Newspaper Page Text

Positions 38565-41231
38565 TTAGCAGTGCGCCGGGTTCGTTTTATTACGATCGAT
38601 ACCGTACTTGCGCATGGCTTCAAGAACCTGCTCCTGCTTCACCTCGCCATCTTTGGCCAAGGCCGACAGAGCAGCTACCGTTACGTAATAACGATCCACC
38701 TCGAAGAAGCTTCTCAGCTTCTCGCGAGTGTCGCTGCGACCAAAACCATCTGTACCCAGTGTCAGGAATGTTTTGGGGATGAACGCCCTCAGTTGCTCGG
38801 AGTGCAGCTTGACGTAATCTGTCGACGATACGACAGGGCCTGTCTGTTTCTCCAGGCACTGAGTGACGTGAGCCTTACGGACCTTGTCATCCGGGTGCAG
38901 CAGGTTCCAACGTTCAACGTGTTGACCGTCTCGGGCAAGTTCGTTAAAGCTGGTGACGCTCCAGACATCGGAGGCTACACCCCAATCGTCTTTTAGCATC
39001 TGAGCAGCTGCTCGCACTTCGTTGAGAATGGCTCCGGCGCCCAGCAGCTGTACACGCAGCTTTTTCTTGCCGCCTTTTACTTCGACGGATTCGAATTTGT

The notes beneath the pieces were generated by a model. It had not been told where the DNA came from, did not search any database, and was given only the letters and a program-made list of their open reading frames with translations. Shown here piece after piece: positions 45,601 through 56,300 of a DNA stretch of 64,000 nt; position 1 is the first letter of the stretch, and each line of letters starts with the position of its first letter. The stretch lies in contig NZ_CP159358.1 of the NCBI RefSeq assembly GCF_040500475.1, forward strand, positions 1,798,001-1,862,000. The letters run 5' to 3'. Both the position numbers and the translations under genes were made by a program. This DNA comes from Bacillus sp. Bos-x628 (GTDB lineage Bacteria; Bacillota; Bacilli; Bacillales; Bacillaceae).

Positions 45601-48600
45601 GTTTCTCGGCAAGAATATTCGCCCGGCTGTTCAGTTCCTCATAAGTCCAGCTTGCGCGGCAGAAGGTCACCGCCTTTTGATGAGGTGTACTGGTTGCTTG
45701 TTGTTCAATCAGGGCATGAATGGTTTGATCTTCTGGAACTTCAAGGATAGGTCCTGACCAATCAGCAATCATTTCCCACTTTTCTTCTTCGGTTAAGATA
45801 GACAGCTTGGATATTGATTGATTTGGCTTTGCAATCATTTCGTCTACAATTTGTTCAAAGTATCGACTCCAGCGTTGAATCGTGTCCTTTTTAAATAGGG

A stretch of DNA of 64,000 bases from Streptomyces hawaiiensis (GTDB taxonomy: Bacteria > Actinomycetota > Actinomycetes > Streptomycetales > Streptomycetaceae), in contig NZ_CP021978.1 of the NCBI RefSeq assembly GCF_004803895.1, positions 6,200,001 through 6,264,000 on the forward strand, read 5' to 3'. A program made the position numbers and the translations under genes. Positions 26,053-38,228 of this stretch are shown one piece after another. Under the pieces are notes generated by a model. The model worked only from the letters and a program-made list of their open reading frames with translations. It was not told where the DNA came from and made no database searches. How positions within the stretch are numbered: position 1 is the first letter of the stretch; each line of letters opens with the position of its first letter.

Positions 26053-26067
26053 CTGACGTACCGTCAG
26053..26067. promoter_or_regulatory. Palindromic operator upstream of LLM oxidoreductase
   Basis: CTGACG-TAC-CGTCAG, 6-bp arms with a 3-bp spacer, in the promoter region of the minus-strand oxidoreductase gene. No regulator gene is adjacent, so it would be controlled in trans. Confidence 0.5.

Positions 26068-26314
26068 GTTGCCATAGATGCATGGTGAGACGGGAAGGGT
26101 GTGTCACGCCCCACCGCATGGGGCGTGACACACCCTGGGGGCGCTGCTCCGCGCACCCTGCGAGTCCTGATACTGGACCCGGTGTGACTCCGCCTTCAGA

to :Coolidge , "Friend, -Y l Guide" of INS CAREER in College Days Early Strug t Promi ;$ Polities. lass.-James Lucey. SI pegging away in Ith one eye on the awrd of how the na Calvin Coolidge, in local politics, t. t Coolidge, just fer Wasblngtqg. re cobbler's hand is iapped their cam a distinction that explain. "Put Mr. guide. philosopher sid. And so the Ily known. dent meant was boown to Northamp goes back to the Ceolidg. was a soph eollege. With shoes sought Lucey's sdlo la this city, and then to the cobbler's 4 O the topics of the Shape Career. the shoemaker's that during the college course bhe to -se him. As a Coolidge opened while be waited for his acquaintance Throughout his ca of the city and ped in at the time to e: friend and have pointed po. took away counsellcr; received the which was and when at state and 1e still received iystery in Seattle Yards . . Iystery. Since Kerensky's fall valuable railway !laerltean manufacturersto the Russian government, ralnway yards. No one appears to know its owner gll lfor exlort to Siberia. A congressional In pay dolve the mystery. If Kerensky should get aeems qtate possible, doubtless the mystery will be are valuable, though they have suffered from SMine Found Oraor of an -P"1he only dit on the ~1' :In Pike this ham le I two and sreod il a g beand ta - eatict voa up through heat dilU!ed ilemd :ea, and now Ils the Isle diamonds by see. The pert. mitrit of the ySearch Tw radium i at a000 were t tbub at the here. They i bee Wednes laadvert- - a table in an Th oel force porters la et the base *ere found. m three-quarters and one six Is diameter. " Sstear aperture " blcb tbe pre- 0 I peored. br connecting we Ia tanks cgs which ex iA d h llms the the loyal support of the shoe man. Mr. Lucey, modestly explaining that Mr. Coolidge long since passed out of his range of Innuence, admits that he may have been of some help when the vice president was on the first rungs of the political ladder. Cement Closer Friendship. The cobbler says that the only time he ever crossed Calvin Coolidge seemed to make firmer the friendship between them. Mr. Coolidge had sought the election of a friend as mayor. and asked Mr. Lucey as a delegate to the party caucus to stand in his behalf. F* but the cobbler, already bound to tile ID opposing candidate, refused. This 1e evidence of loyalty to a prior al a' legiance served to heighten their mu e, tual respect. a' The shoemaker, a native of Ireland. camle to Northampton forty years ago at the age of twelve. A family of e as Now .Tap Air be to Get Music ,p 1. 0 Radio Amateurs Enjoy "Concord of Sweet Music Sounds" From 60 Miles Away. CONCERTS A NIGHTLY AFFAIR Development of Radio Equipment Has Brought Price of Apparatus Down -Wire and Broom Handle Enough for Aerial. New York.-Rapid development of the radio telephone has made posslble for thousands of persons in New York and other parts of the country fulfill ment of Lorgfellow's prophecy 'hat "'the night shall be filled with music." Enterprising amateur wireless )per* ators. as well as many commercial sta tlions, now put out through the ail each night concerts created by attach ing to sending sets phonographs and player pianos. Others, more enter prlsing, sing or play the violir and diamond, and thus far the only dia monds found In the western hemis phere in their matrices are those of Pike county. Diamonds ha e been found in some twenty-Ave states, in Canada and South America, but always In river beds where, geologists surmise, they have been washed by the waters, or in places where it is presumed they e have been deposited by glacial action. e The frst Arkansas diamond was found in 1906 by John Huddleston, I then owner of the farm on *hich the sixty4cre "pipe" Is located, by accl e dent. Huddleston observed outcrop - pings of the gray-green reek, since elassed as perldotite, and came to the I conclusion that his hillsides contained I valuable mineral. perhaps copper. Af ter pecking around without finding a anything which looked to him like r mineral, he picked up a crystal, and then one day, showed it to some a friends In Murphreesboro. A Little Reports on Self Operation Philadelphia Surgeon Who Removed Own Appendix Back at Work - In Two Weeks. Philadelphia.-Evan O'Neill Kane. sixty-year-old Jefferson Medical college graduate, who on February 15 removed his own appendix with a local anes thetic at the hospital at Kane, Pa., two weeks later performed a major operation on another patient. Dr. Kane will not discuss his exploit other than to say "the experiment will be worth while," but his surgical assistant, Dr. D. E. Vogan, said of It: "Dr. Kane's operation establishes these things: "First-Ease with which local op eratlons can be performed. "Second-Can be done without so ere pain. "Third-Pain more dqe to traction and rough handling tparts than to "'Terth-Any amao with a idt eight children, seven of whom are now living, has made demands on his earn tog ability. Five are girls, one Is a stenographer, two are teachers. a fourth, who was formerly a teacher. Is now married and one is a clerk. Of the two boys one is a graduate of Holy Cross college, and the other is a - student in the Northampton Commer cial college. t Income Tax Four Cents; t He Pays in Installments : Augusta. Ga.-A taxpayer : e whose total tax is 4 cents and 0 d! who Insists on his right to pay n a in four Installments and who e bought a 1-cent money order for d which he paid 3 cents was re- " e vealed here today. The taxpay ,. 0 er, a tall, lanky farmer, who e gave his address as Lincoln cour a 0 ty, but whose name was not di I- vulged, personally submitted his * I return to the deputy collector of internal revenue, using the 1-cent " I nomi.ey order to pay the first in ,t i stalliletnt. 0 ¼ I other instruments for the benefit of all who will "listen in." Receiving Apparatus Cheap. Approximately one-half the amateurs in the New York district are licensed, permitting them to send. Development of the radio equipment has been such that a practical receiv ing apparatus can be purchased for a very few dollars-the prices range up ward in accordance with the 'equip ment. Great stretches of aerials are no longer necessary. A few feet of wire, looped over the end of a broom and hung out over the fire escape, and a ground wire attached to a radiator or water pipe answer. Some do not even call on the family broom, but attach a wire to the spring of a bed or a couch and excellent results fol low. On a recent evening one amateur residing in New York city heard seven concerts at one time coming from dis tances varying from two to 100 miles. By means of "tuners" these concerts were easily separated so that each one stood out clear and distinct from the others as desired. Music From Sixty Miles. The Press club of Jackson Heights. a suburban residential district of New York, recently featured a radiophone demonstration at a meeting of the members. By the aid of a "loud speaker" the' members were enabled to dance from 9 p. m. until midnight to music which came In from varying distances. In a medley lance .he members of the club started with a waltz, played at Woodside, Long Is. lar.d. five miles away; swung into a fox-trot, played at Brighton Beach, 15 miles distant; to a one-step, which came from Paterson. N. J., 35 riiles away, then hack to a fox-trot, emanat ing from a phonograph about sixty miles up state. At 10 o'clock all watches were set by the time signals which were sent out from the United States navy station at Arlington, Va. So numerous have their amaturs be come and so united their Interests by being able to talk with each other at will that they formed an association. They held a convention at a New York hotel. They exhibited not only their latest possessions in modern sets, but also brought with them the home. made apparatus of their pioneer days. During the convention lectures were given and nightly concerts from dis tant stations featured. Rock jeweler pronounced it a diamond, and made sure by verifications by jewel experts in New York. The mining operations in Arkansas for several years, at least, will be far different from those of the South African fields, although the formations are the same. In Africa deep shafts are sunk, the peridotite is brought to the surface and spread on drying floors for periods ranging from six to eighteen months. The rock has the peculiar quality of disintegrating when exposed to the air. In Arkansas, however, except for a few places, the peridotlte already has I disintegrated to a depth of about twenty feet, and mixed with vegetable Imatter, formed a sticky clay, called - "gumbo" locally. This overburden of "gumbo" will be worked before blast ing operations are started. SExAdmiral Sixty-Eight, Cobbler's Aid. Vienna.-With former officers of the r army and navy as pupils, a shoemak Ing school has been opened here. 1 Among the students is a former vice admiral, sixty-eight years old, who i enrolled as a cobbler's apprentice degree of skill can perform such an operation on himself." Aged Indian Woman. Marysville, Wash.--Released from physical slavery among the Indian tribes of the Puget Sound country by the treaty of Mukilteo sixty-seven years ago, when she was between thir ty and forty years of age, and for several years preceding her death un der the care of friends at Tulalip, Mrs. Sarah Kettle, a native of the West Vancouver shore, died at the home of William Shelton at Tulalip. Her age probably was about 115 yeah Boom In Divorce Cases. St. Gall, Switzerland.-So many dl vorce petitions have recently been died in the local district court that the presiding judge requested the Can. teal government to appoint one r tw special judges to handle th " Wv casm WIRE REPLACING OLD-TIME FENCE Stone Walls, Split Rails and Hedges Rapidly Being Dis carded by Farm Owners. MOST IMPORTANT ELEMENTS Essential That Ends and Corncis Be Erected Firm and Solid-Posts Should Be Large Enough to Give Needed Strength. (Prepared by the United States Depart ment of Agriculture.) Of all the challnlges wrought in the ufarlunig industry during the iast ccin tury Rnonelt is alltre llnoticeable than that h in fencintg, say spet'cialists of the Uani ted States Departnment of Agriculture. r All over the, Ea.stern United States there are hundreds of liltes of stalone ) wall fetnces which are nollntalllllllt to the patience andltl thlorughnlllless (if earlier generations. Overlapping this territory, and extenldinlg west, are found fences of split rails, with their familiar weeads and berry hushes in the angltes, w\hile still farther west, where there was neither woodH nor stone, are seell usiage orange an.l i other hedges. These are natural pro ductions of the time. The farmer usually finds todlay that barbed-wire aor woven-wire fencte will best serve his ends for new construe tion. and at the sanme timne cost least. Itarbed wire is used oni large stock rlanges where the loss of oneI or two nillatils through wire cutting is not it serious, but for the farmer with fine ' lhorses, or a selected herd of cattle, a large mesh woveni-wire fenlces are coming lmore Into use. Ends and Corners. o The manner In which the fence is erected has much to do with its serv d ice. The ends and corners are by far a the most important elements of II ar fence. It is essential that they remain at firm and solid in order to hold the at fence rigid. The first thing to consider d is placing the corners. The posts used 1- ashould be large enlough to give suffi cient strength; they should be set deep nr enough to prevent heaving by the ac n tion of frost; they should be braced s- from each direction of tension by a s. stout rail about 1" feet long. is Metal and concrete posts are on the !h market. but ia great lmany farmers cling m t woodlen ones. The lilne posts skouldl be applroximately 4 inches in diameter. Various woods are used, including a. osage orange, locust, red cedar, nmul w berry and tlurr oaak. They shoulll be e tlhorolluglly setasonedala andlll the bark re ie tmovedl, andil to get the longest life should ble dippled in creatsote at a teln ht Ps Lt ty Is a. . re Attaching the Wire After It Has Been is- Stretched. perature of about 220) degrees, long enough for the preservative to pene trate the wood. These posts are best set in the spring after the frost is out and when the ground is soft. On level a ground they may be driven with a at maul, bat in depressions should be an th chored down by 2 by 4 cross pieces s spiked on the bottom of the post before setting. The distance between posts Sdepends on the location of the fence and the numlers and kinds of stock ds to be turned, the average in field fences i being about 20 feet. of To construct a woven-wire fence Ir. properly it is necessary, to have a a woven-wire stretcher, a single as wire stretcher to be used in at ut tachlng the fence to the end posts. a sle pair of wire cutters, a barbed-wire ed stretcher, a splicing tool, and hammers of for stapling and fastening the wire. st- Barbed and woven wire may be un rolled by attaching the reel to the back of a wagon or by running a bar Id. through the core and drawing It along he with a horse. ik. Stretching the Wire. After the wire Is unrolled it should Ice be drawn up to the line of posts and s treed from adhering trash. The stretchers are then attached and the line wires drawn until they are so taul that they can just be pressed together Some slack may be allowed for unevec ground. In fastening the wire on the posts the line wire should be kept as nearly horizontal as possible and al an lowed to follow small irregularities Ir the ground. The staples should per mit horizontal movement of the wire allowing the weight ot the fence t< o come directly on the corner posts. thut an taking care of contraction and expan by sion due to weather conditions. A en woven-wire fence is not complete with ar. out a strand of barbed wire above it for this prevents the stock from reachin, am- over and crowding It down. lip, S BEST IS USUALLY CHEAPES1 lIp. Expensrve to Buy Low-Priced Fowls S Feed or Equipment of Any Kind for Breeding. dli Usually It Is expensive to buy low een priced poultry, low-priced eggs to ihat batching, low-priced feed or low-price an equipment of any kind. The best i Suaually the cheapest in the end be ceause It produces better results and i -. mtisfaclto eler, wag. FINEST HORSES USED I IN GOVERNMENT STUD Troubador of Willowmoor Won Ribbon at Chicago Show. F Morgan Stallion MoMahon Was Made Champion at Vermont 1920 Fair Excellent Records Made by Other Animals. I tPrepared by the United States Depart mnent of Agriculture.) The United States Department of A Agriculture's stud of Morgaul horses at Middlebury, Vt., contains excellent slpelilnenis of the Mlorgan i reed. This fact was demoiilnstrateld wheli Trouba dour of WVillowiimor, tlihe pretmiier stal- (I lion at the f:rmin, won the Morgan stal liion class at the 19)19 linternationaiil shllw t Ch'licago. At the 19_2) Ver- fi moalt state fair the Morgan stallion a Mitl;lllich \was lmade chaptllllilln. lMc- d lallhol is sired by Scoitlanii. a stal- It lion bred by the late .losephl Itattell a and for the plast several years owned 1' by the iDepamrtmeniit of Agriculture. ft Scotland and .11.Mal llhn's da(ii, Beauty. Ii are botih sired lvby Generali (Gates, for e manliy years at tlie lihlad of the govern. II i llent farm stud. l'Malhon is a full a ft i One of the Stallions in the United States Department of Agriculture's p Stud. brother of Hleather, winner of the mare champniionship at the Verm.nt state fair in 19:16. The Itt serve chaim-n pion at the last Vermont state fair was sired by lBennington, who was lFred and has since remniiled the prip erty of the gov\ernment. Bennlington is also sired by General G(;ates andil out of a mare piurchliased in Kentucky. C('astor, a gelding bred 'y the United States lMorgan horse flr-ml, is sired by General Gates, and out of Babe, by Boib .lMorgan. Castor finished both the 1.91l! and 1,)20 endurance rides of : i , . miles. andl is still a sound, useful horse at f;rm work, under saddle, or in light harnliess. Dolly. i registered Morgan mare th:it tinished sixth in the 121)0 enillr ance contest was tired on the relllount plan iundehr the supervision of the Ibe pa:lrtment iof Agriculture, and received her lprepatration at the iUnited States Morgatn horl'se fa;rlm. Dolly is sired by Dewey, also a Mor:in horse farm liproduct, being a full brother to IBen nington. LOSS FROM INFERIOR SEEDS Farmer Is Cautioned to Make Test in Home Germinator in Advance of Planting. American firnmers suffer losses eIery year through Inferior seed, the U nited States Dlelpartment of Agricul ture finds. If seedt is foul with-weeds or if the seeds are dead. the loss can not be made up once the crop Is In the ground. If a crop is to be planted I in April, discovery of poor seed in May does no good. The remedy is to, test seeds in a home germinator in I advance of planting. Small samples of seed are counted out and sowed in moist soil in some t shallow receptacle like a kitchen plate. The plate may be kept near Sthe stove or anywhere to maintain a temperature conducive to germina Stion. When the plants have had time e to sprout, a count of the results will Sgive a good Indication of the value Sof the seedl. SSTART GARDEN EARLY S An early beginning in prepar * Ing the land and planting gar a dens is of much importance. e Riegardless of the seasons it is s well to get an early start. That "planting over" may sometimes e But little is lost when garden r land must be planted over, for g the labor necessary to prepare the land is always well em ployed. Much is lost if early d maturing vegetables are plant d ed too late. Get your garden e land ready and plant on time. STURKEYS INCREASE IN SIZE Standard Weight of ,Bronze Variety Brought Up to About 25 Pounds for Young Tom. r- By judicious breeding, turkeys have * Increased markedly In size since do :o nmestication. The wild turkeys of to ' day average In weight about 12 pounds Sfor young toms and eight pounds for A young hens, while the standard weight for the Bronze variety is 25 pounds for young toms and 16 pounds for young hens. ANNUAL LOSS FROM BRUISES Prod Poles and Clubs Cause injury te 5 Amount of $3,500,00-Canvas Strip is Better. Estimates have it that the annual r- loss from bruised hogs In the packing r houses is $3,500,000. Throw away the d prod poles and clubs and use a strip slof canvas or leather attached to a e- stick. It will get the same results sad is you will Sget your Imare o that menq .teL BREAD OUGHT TO BE BAKED RIGHT Recipes for Short and Overnight Methods Recommended by Kitchen Specialists. IDEAL LOAF IS ATTRACTIVE Any Woman Who Desires to Establish Reputation as Good Cook Will Wish Particularly to Excel in Bread Making. (Prepared by the United St:ates Depart mernt of Agril lltur. t No other sint le artiIe of foodl is as frequently pliieid ilon it tahhl, osr takes as prominentili a pice in the average diet as breald. In sisile fistul or other It Is served alt piracticailly et\ery3 rllual. and aultlly till's is the cb'ief :rtishle. 'roperly halaniii',ted wllhs Iallk, ulit t-r. fruilts, vegtt tales, eggs, cheeseI''. or a little mllea't lrei:1s nitty well fsrtii ai ,onsildet'alle part of our daily food. ltreld andil other ''cere'lt pri'lucts are' also among the leaIist exp'ensive of our foods. As It oc'ellies so prominenllll t a plale In lthe diet, brleadl ought certainly to be well illde, well baked, anll prop erly saredl for. Moreover. any girl or womanll who delsi'resi to Ile known als aI really igood cook, will wiht to excel't parti'ulazrly In bread laiakinga. An Ideal liaif of bread Is alttrntive In appearance; 'crust smoothl., tendler atn golden Irowa\ In color; the lis itslf light allnd well-roluntled ion topl; llei crunh) slot 5 ly andil tenlldler; aslid the whole deltlilous in flavor. Methods for Making Bread. There arte two generlll'al ls'thodlls for making ]bread, onell kno\wn as the straight-doughl prircss and the other as thilt slpong"e process. In the strailght-lough Iroce's all the' ingredients aret mixed at onet tline andl tlle dllough is maldeol f the iproperli cson sistetncy bIefore risilng. Eitlhelr c.ll lpre"ssel or liquid yetst mllay hie used for this. bilt ot ldry y'east. In the spiLonge process only hlilf the total amountllll of flour Is us'ed at first. with all or neai:rly all the liquidl. the y.ilast. aind frequently thei salt and the a1 The Pride of the Artist Is Her's Whose Skill Results in a Perfect Loaf. sulllar. Cmpnlretitsl., dry, or liquid yeiast ttmay he used for this. This mix tulre is simailalr to at soft hatter, anil after the first risling the remailnlder of the flour, the sholsrteninllg, and any oth er desired lugredlenlts are added. It is then knenaded until if the proper con sIstency and smoothness. Decreasing Time of Process. 'The sponge process usually requires less yeast tlhan the straighlt-dough letlhodtl. Iheetusee of the softer con slstency of the maixture which favors the growth of the yeast, laid tilso be cause it Is generally given moure time However, by using larger or smaillet amounts of yeast one maty shorten ot lengthen the time required for rising In a simnilar way the straight-dougl pIrocess may be shortened or length ened by Increasing or decreasing tihe amount of yeast used. Great care should be taken with a sponage dough which stands a long timte-ar the overnight straight dough or the overnight sponge-to /f1ep It mudl cooler than when the quicker method: are used, since the former have . greater chance of becoming sour. The following bread recipes are glv en by speelalIsts of the United State Department of Agriculture: Short Process, or Straight Dough. 4 cupfuls (1 quart) lukewarm liquid. 4 teaspoonfuls of salt 2 tablespoonfuls of sugar. 2 tablespoonfuls of shortenlIng, if de sIred. 1 or 3 cakes of compressed yeast, a half to 1 cupful of liquid yeast. 3 to 4 quarts of sifted flour. If milk is used it should be scalde and cooled until lukewarm before us Ing. When liquid yeast is used It volume must he deducted from th other liquid called for. This make four leaves. Soften the yeast with a smal Samount of the lukewarm liquid. T the rest of the lIquid add the sail sugar and shortening. Add the yeae and mix all together. Measure th sifted flour into a hoCI and blend wit Sthis the liquid. If too soft to kneae Sadd more flour until of the prolie r consistency. Kseadl for five to te iminutes, or until smnootlh, elastic an no longer sticky. Cover willh a lid II pr late alid place where it will be awa from drafts andI at a unifsrtni ten Handy as Containers. Pockets of black or white oilclot Son closet doors or anywhere coilv'een eat make handy containers for shoe dustcloths, etc. Ideal School Lunch. I The Ideal scltisol lunch is a san, ; wich made of grahamn bread spreti P with good pure butter, ant] eaten wil a cup of milk. 7 Put a bit of very inely a nced grre spoe iatoe the dressing a roast pernture of 8R) to 88 derte-e F. Lot rise until about double !:a origial bulk or until a slight tootuh of the lirnger leaves an linlre.-,oau. This shouhl haiplpen within nuts lote h%, u tl,)Url if the y.% ;, is in g~on ... a1tlit tun and the lealrlt ire ri.lght. Kllt:,l al d et naside lagain in the stalue v Iti place until it doullles its bulk. 'itln knead and slIaIlte inti loaves; let rse again until double in bulk unda bake. Overnight Sponge Method. 4 cupfuls (1 quart) of lukewarm liquid (half ctupful less if Ititto is ubcl). 4 teaspiunfull of s.tl. 2 tabl.-ponttils of s-ugar 1 tablespioonfuls of sllrtening (if a. sired). 1 cake ,f )east idry or I,:,prTrssed), or half cupful of 11.1iI y'.est SCuplful natshtedl I,'ituo ,if desired). 3 to 4 quarts uof ittcd flour. If dry yeast is used. s ntk it for 20 minutes to lon(e hour i-efre tliixitl the sionge Itai d lilix lite I . c, earlier thtan If cillnlpl'itesd air liuail d 'e:ast Is used. 1Vhten liquid .~ ast is u'1l, its vilulle mlnlut litale" Ihtuctel fl'rto the othelr Ilquid called for. Ill.end thle yeast ill ni lit ltl of the Iniket\aral liquid. If a,;lt, is used addu to it the salt. thetn lith .,1. t lixl Luret, the. re.mai:iirilt'r of tlihe lihll.ut, and linally oit'-half of thlie Ilur. liiat until snlllitil . (eiv er, aitil set t, rise where it will lhe at i 4 I 711 h la'.res F. Ii flit liem l'llini i. ireak ip li.he "lplonge, utl slug:r, lthe teltefdl shorteiila, (if uI. dl). anlld etiiughl flaliur to Iai;ike a dough of thlle lprnellr ('t,,llm eliy. Knitead until ftlit i d !ugh is st~ith. elis tict' Iiai no longllr sticks to Ithehowl or fingers. ('clor l'l selt to rie until ait hlIeast double In lulk. Ki:1i down, mlli into lieeaves, let rise again UAWil double Ill bulk ind Iake. FERMENTED CORN IS HANDY FOR CHOWDER Recipe Recommended by House. hold Specialists Given. It Will Be Found Most Satisfactory to Remove All Acid Flavor-Ringe Thoroughly and Soak for Four or Five Hours. (Prepared by the United States Depart ment of Agriculture.) Somlle ferlented ind llld sal vege iables like cuclualters. Iare nt llIn raw; ,Iothers, Ilke' c;lhlhlage (sallue'rkrault), are ilullilly ctiaked. li gteneral the fer mlrited(l ait(.l s lltted pr'illt.1 I lily be rllpluiaridl for thlie table hin mluch the .iie Imanneltr its the firesh vegetaille, Sxce. tlhat beflil lifle ei cc itin ktid Ihey shoulh lit- soiakted in fresh wate'r for t.e\ral hours or litnger, if neceattssary, to reove t. lithe sult, thie \\iiter beiling ea ,d .V 'l tv r .l Its. I llf s to1it ca'ses it iiay lie l ciitssary talso to ciluaane fiathe wate.r oelli' or twitce lduring the Ih ilillg of tlit-e n:it-,l vegetablles. in this on'lae shlioul le guided bly taste. T[ lrelpare the fermliiienteild ir salted 'cornI for tlilt t:alile, riilse' it thoroughly anlidt soak for four or iive htoulrs, challlng ilng thile wafter frequen!.tly. In general it will lit, foulid mlltre satisfactolry to retllave Itr:catictally all the acidl flavor from tulie fermentlledi corni. After soak i lla, tithe tfl or l ill hll water anid lrilu tot hull., pour tiff liit water, add freshl cold waiter, brinig to hOll agali, S:llitl i. ak until tendelhr. The cooked salted or fermented corn ntaly be used ia n inny waiys. The fotllowing reclpb fu'r tcorn chowder Is recolnuiinenlded by llihouseholdt slieciallists of tile United States Departhlllent of Agriculture: Corn Chowder. % pound cold beef, or 1 cupful tomatoes % pcund salt pork or 3 tablespoontula el baron. flour. 2 potatoes. 1 Cupful milk * 1 onion. cream. t/j green pepper. 1 teaspoonful salt. S1% cupfuls cooked % teaspoonful peppel. corn, or more. a Cut the beef or pork Into cube; cover well with water. Add the t mato and cook slowly for about two r hlours. Then add the potato, onionh r epper, cornI and seasonings. MIx the flour with a little coltl water, add t I the other Ingreldients, and cook slowly - for five or ten minutes. Add the milk eor cream. Serve hot. HEM IN WORSTED MATERIALS hAlmost Invisible Hem Easy to Pres I Can Be Made in Heavy Cloth by a Means of Cat.8titch. - A secure. flat hem, almost Invisible Sand easy to press, enn he made ii heavy worsted materials by means o cat-stitch. )Do not turn the edge o the hem, but press hem fiat and eat stitch over the ra.w edge and into the skirt, taking up hillt one thread ia each stitch. DIouble silk thread iL Sused for the work. 10 i IIItR!SI TO I Make two or three desserts at one ii time and save time, labor and fuel. . Beaded metdallions can be sewed a cross the w.rn tot's of atin slpltersI IiOdds and ends of ilid bread made i. Ifnto a well-.ialsoned dresasing is S r tgreat addition ta, any rouast. ai Thred.s tldran frm alhti lrlsSll tr ttLrli'irtt iun ,' Ihai'l far lmetrltlill. rue V y \V.atI. ra! .oiursc. .hclluld be used fdI II. nlendling a wi',len rug. S('rrrts are deliilus srvad lwlth tlirlili, . iae lailed tuilrtils, add hithcad l llled t.arrls lild it teer wer i-/ rtiailt aucet' or tinitted bhutlar. 11 dr.·s pillows are uiei ,if a d thli('y tart' avareld na(twia \.wi tlth I lngI tlhlrow af saome scrt. .s, finca'Y c551 i- are not madle as thev u-ed to be. th ('hocolate doughlullts are made hI addling to the usual hbatter two squ of bitter chocolate melted over hot * en ter and one teaspoon of vanillA L tract.